Amy Helwig: One example is prescription drugs. Many health plans have pharmacists who help support patient safety functions, such as medication reconciliation. Another example is access to care. Health plans can improve access by adding more providers to their network or implementing programs that encourage members to contact a triage nurse to help determine the best place to access care, for example emergency or urgent or next day appointments that are appropriate depending on their condition.

Sarah Mossburg: Earlier, you mentioned the CMS Star Ratings program and publicly reported data. What are your thoughts related to the benefits and challenges of making some of that performance data publicly available?

Amy Helwig: I think it's appropriate to make performance data publicly available. Every year, all of us must choose a health plan, and I think it's important to have data available to inform how we choose.

Sarah Mossburg: Are there other measures or tools that you would look at to help complete the picture?

Amy Helwig: There's been a push for more patient-reported outcomes and functional outcomes measures. Hearing directly from consumers themselves and their own lived experiences in the healthcare system will help other patients make informed decisions, and also ensure that more quality measures are actually based upon the outcomes as reported by the patient.

Sarah Mossburg: Could you talk a little bit about example initiatives that you've seen health plans use aimed at improving patient safety?

Amy Helwig: One example is medication reconciliation post discharge and working to ensure that within days of a member getting home, a healthcare professional such as a home health nurse or pharmacist is reaching out to them to go through their medications. Sometime, this occurs with home visits. This helps prevent readmissions.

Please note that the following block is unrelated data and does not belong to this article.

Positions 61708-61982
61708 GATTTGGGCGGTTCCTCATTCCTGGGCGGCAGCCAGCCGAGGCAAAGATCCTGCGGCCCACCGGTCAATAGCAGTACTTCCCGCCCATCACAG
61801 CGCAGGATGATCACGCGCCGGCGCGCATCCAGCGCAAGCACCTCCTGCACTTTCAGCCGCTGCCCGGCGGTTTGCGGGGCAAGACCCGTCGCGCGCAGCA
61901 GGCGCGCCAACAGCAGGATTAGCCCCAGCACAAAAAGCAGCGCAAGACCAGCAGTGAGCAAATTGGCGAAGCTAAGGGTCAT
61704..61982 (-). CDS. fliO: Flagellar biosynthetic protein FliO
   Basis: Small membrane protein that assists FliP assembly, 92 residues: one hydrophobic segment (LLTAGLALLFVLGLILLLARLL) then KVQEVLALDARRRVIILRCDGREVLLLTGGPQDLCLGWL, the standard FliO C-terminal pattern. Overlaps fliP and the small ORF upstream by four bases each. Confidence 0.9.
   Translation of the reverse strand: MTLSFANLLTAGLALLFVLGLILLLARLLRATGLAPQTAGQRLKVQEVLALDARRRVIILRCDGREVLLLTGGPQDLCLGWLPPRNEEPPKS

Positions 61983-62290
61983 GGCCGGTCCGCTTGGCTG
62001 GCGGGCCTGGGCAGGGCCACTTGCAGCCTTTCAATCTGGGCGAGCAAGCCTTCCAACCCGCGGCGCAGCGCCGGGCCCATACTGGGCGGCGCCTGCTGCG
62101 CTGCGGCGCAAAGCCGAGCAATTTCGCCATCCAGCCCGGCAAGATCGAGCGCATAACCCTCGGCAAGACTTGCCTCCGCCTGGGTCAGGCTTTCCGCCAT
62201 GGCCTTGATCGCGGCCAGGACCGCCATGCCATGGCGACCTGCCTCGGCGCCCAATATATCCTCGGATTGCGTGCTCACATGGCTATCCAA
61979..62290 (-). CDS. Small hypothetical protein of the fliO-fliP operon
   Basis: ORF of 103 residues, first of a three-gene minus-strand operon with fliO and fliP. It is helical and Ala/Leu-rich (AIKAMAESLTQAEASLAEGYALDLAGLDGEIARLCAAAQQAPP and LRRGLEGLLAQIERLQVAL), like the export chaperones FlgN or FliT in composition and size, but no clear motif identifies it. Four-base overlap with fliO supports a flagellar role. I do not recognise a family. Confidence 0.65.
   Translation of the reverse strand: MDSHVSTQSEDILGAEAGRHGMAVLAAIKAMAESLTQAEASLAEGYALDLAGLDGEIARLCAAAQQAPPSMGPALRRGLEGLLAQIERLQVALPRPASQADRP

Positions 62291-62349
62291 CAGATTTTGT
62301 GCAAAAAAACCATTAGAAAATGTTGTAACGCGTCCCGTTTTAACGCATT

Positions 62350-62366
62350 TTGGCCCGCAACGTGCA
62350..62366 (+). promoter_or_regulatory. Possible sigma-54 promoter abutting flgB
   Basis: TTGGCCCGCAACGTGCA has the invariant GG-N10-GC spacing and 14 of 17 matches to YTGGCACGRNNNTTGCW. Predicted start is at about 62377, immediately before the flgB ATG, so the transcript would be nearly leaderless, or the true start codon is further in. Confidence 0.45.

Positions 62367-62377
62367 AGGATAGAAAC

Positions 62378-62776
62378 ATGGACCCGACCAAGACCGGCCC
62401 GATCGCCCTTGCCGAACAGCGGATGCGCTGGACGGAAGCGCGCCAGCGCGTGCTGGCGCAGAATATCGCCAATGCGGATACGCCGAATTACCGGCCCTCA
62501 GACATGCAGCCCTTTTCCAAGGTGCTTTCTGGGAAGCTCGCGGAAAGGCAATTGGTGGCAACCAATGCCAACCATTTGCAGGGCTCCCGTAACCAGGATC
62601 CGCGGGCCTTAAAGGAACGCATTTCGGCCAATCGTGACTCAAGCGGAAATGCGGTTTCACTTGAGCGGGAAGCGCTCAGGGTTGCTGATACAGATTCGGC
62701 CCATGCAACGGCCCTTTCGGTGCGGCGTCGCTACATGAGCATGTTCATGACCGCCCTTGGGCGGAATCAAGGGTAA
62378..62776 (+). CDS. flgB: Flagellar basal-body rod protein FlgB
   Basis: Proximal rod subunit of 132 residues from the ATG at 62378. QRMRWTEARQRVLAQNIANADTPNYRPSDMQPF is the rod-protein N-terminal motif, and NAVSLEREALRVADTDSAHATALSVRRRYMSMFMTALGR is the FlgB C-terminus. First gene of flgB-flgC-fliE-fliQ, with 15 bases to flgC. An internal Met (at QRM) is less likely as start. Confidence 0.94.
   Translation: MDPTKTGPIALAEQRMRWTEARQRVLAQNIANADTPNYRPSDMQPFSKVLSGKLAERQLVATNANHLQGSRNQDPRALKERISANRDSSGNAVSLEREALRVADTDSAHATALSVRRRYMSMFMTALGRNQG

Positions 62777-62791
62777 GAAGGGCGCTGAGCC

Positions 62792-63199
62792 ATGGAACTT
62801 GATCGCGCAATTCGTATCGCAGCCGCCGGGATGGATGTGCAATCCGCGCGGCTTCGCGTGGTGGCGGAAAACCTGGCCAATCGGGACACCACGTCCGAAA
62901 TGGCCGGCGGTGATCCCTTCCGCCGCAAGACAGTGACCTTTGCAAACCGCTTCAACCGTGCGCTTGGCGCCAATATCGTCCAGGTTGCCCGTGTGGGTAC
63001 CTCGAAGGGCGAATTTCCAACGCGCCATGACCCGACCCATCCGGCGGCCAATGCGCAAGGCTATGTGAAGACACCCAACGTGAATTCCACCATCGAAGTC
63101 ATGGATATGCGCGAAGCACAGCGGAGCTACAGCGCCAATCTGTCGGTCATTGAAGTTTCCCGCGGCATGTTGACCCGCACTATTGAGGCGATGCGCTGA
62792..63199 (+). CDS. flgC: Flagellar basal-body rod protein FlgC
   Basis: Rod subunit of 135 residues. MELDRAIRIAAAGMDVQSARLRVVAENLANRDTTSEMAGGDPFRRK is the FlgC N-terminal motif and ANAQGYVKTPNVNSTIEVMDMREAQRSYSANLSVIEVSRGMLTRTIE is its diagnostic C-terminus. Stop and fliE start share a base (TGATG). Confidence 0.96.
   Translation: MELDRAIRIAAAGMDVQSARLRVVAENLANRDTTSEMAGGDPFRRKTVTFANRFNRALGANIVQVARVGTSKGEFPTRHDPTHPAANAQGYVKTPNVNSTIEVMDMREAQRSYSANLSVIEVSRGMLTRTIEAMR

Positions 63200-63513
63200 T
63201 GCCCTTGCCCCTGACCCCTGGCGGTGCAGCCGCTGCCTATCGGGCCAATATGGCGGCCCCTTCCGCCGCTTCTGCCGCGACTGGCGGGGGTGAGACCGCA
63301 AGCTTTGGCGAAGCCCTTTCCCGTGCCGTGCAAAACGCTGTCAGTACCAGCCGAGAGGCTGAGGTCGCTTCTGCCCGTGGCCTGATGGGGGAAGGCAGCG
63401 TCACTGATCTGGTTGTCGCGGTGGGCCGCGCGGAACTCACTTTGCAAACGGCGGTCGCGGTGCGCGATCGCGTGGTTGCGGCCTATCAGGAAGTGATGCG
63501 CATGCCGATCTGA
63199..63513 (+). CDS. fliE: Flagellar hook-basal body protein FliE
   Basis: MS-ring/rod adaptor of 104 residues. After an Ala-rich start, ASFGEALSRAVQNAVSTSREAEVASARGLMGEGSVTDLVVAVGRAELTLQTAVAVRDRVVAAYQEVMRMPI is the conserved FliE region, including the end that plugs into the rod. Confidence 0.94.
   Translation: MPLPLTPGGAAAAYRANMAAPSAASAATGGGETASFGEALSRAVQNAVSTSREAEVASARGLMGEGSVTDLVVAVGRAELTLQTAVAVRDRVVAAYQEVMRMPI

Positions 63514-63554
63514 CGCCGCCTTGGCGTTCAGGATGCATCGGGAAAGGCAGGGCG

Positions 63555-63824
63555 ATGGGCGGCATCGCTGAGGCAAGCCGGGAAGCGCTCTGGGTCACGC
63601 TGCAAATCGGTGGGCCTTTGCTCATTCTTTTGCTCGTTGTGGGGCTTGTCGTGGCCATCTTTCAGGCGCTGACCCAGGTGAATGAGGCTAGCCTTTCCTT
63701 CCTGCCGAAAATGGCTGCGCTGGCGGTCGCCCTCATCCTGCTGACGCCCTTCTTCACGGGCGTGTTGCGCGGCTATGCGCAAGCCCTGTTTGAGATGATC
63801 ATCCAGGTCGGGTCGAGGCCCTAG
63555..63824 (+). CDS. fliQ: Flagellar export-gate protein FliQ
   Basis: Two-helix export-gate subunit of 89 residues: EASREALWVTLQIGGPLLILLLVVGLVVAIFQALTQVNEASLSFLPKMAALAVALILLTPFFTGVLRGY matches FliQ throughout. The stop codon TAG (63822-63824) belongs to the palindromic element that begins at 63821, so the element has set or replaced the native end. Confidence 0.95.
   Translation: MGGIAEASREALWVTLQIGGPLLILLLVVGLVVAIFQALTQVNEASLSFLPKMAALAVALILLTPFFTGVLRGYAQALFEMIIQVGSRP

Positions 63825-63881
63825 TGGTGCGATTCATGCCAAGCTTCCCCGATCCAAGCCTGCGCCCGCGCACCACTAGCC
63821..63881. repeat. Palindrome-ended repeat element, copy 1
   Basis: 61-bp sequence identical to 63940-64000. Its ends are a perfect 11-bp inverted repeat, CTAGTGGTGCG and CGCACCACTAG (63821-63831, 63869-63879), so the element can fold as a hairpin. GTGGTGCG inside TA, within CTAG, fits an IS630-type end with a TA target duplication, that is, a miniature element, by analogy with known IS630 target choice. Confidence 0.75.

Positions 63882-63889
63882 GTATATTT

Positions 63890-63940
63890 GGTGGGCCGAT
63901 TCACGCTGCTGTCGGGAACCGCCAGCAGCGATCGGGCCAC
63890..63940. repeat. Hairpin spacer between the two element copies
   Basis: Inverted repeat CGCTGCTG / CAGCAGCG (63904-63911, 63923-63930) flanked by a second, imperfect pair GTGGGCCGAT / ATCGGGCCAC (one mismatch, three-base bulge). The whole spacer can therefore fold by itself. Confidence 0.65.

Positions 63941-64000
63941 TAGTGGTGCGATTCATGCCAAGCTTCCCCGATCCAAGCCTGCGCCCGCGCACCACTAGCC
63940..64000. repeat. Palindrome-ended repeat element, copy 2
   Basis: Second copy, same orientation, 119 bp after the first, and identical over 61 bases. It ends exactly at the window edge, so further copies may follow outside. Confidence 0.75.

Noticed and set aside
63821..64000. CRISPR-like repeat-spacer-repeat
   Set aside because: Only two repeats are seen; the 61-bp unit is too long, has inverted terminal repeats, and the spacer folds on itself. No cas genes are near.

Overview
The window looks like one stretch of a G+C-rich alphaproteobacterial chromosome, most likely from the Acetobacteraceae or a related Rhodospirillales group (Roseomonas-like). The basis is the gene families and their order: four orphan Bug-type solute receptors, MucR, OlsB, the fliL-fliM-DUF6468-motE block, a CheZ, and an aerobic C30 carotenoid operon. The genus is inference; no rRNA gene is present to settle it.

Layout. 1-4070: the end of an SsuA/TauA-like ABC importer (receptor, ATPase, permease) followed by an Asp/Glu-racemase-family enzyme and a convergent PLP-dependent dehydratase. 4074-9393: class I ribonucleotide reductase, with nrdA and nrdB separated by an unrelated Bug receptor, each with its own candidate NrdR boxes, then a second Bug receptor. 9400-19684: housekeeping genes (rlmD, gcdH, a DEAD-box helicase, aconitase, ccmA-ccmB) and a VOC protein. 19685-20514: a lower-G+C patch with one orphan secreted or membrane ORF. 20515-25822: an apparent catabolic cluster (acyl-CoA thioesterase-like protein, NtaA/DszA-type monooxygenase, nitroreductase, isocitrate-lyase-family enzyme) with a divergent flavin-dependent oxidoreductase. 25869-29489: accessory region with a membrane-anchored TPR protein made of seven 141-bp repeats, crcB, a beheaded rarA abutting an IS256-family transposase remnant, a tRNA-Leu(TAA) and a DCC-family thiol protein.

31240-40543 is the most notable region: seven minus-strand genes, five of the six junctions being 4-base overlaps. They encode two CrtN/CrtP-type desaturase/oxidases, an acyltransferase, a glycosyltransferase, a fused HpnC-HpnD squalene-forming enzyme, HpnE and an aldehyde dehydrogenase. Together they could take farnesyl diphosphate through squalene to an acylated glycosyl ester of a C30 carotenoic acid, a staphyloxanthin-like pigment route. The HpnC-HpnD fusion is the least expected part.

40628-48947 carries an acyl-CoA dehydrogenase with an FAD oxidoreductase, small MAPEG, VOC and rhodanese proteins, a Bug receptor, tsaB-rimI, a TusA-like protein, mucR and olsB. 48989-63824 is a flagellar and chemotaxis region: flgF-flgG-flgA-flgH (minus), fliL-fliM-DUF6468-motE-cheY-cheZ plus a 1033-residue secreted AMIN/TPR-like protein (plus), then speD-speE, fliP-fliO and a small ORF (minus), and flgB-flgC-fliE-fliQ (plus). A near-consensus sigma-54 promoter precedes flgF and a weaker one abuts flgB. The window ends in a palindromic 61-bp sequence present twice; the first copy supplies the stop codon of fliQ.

Sarah Mossburg: What factors do you think separate a successful patient safety initiative from an unsuccessful initiative?

Amy Helwig: It is important to have a strong partnership with providers to have successful patient safety initiatives. Good data, aligned focus on high quality of care, and shared patient outcome goals are also key to successful patient safety initiatives. It’s also important to minimize administrative burden and ensure the feedback data is timely.

Sarah Mossburg: What do you see as next steps on the horizon for health plan patient safety initiatives?

Amy Helwig: There is definitely a desire to move towards more patient-reported outcomes data and more quality of life and functional status measures. We're also moving toward more digital quality measures that allow you to look at all different aspects of data and the actual outcome, rather than just whether someone had a vaccine or a specific screening. 

Whole-person care and health equity are important aspects of quality improvement. We are rapidly improving data analysis around disparities and stratifying data by race, ethnicity, language, geography, etc., to understand differences in outcomes across different sub-populations. We want to make sure that we’re taking care of all patients and drilling down into the data to see barriers in care that vary across those different groups.

Sarah Mossburg: Thank you for your insights. I really enjoyed this conversation.

This project was funded under contract number 75Q80119C00004 from the Agency for Healthcare Research and Quality (AHRQ), U.S. Department of Health and Human Services. The authors are solely responsible for this report’s contents, findings, and conclusions, which do not necessarily represent the views of AHRQ. Readers should not interpret any statement in this report as an official position of AHRQ or of the U.S. Department of Health and Human Services. None of the authors has any affiliation or financial involvement that conflicts with the material presented in this report. View AHRQ Disclaimers

Helwig A, Sousane Z, Mossburg S. In Conversation With..Amy Helwig about Health Plan Patient Safety Initiatives. PSNet [internet]. 2024.In Conversation With...Amy Helwig about Health Plan Patient Safety Initiatives. PSNet [internet]. Rockville (MD): Agency for Healthcare Research and Quality, US Department of Health and Human Services. 2024.